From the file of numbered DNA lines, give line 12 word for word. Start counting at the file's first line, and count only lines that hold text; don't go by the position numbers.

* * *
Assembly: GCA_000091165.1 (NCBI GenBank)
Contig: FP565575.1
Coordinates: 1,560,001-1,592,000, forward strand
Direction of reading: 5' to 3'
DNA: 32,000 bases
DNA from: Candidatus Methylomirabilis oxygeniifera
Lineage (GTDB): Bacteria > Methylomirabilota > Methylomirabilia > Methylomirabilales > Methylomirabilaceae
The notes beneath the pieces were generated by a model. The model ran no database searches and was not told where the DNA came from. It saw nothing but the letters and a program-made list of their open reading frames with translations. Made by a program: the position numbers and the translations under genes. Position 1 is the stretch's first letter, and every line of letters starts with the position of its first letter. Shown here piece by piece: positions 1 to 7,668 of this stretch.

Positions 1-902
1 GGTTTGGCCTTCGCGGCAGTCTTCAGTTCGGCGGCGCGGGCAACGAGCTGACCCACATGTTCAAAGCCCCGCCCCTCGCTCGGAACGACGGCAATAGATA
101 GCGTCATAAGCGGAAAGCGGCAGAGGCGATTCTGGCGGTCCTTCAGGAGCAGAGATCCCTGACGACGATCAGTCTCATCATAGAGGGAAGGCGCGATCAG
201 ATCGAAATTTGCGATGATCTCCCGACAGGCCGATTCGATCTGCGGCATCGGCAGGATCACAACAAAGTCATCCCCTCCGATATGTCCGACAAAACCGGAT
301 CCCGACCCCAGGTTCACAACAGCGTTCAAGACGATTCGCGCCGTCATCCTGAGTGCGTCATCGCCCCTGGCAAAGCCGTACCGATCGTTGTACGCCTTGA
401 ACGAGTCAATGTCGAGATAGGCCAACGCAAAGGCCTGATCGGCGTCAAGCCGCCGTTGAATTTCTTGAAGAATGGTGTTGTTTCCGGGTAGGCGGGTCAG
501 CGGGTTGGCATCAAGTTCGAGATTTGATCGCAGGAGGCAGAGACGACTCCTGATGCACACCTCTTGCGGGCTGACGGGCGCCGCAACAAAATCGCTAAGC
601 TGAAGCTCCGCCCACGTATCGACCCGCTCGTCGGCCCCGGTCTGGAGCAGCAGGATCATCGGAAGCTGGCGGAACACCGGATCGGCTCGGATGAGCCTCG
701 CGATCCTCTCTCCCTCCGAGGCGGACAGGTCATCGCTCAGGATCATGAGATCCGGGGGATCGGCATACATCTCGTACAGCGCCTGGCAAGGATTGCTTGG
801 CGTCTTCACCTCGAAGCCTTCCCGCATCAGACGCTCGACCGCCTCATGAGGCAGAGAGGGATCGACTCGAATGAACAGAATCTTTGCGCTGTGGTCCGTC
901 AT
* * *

201 ATCGAAATTTGCGATGATCTCCCGACAGGCCGATTCGATCTGCGGCATCGGCAGGATCACAACAAAGTCATCCCCTCCGATATGTCCGACAAAACCGGAT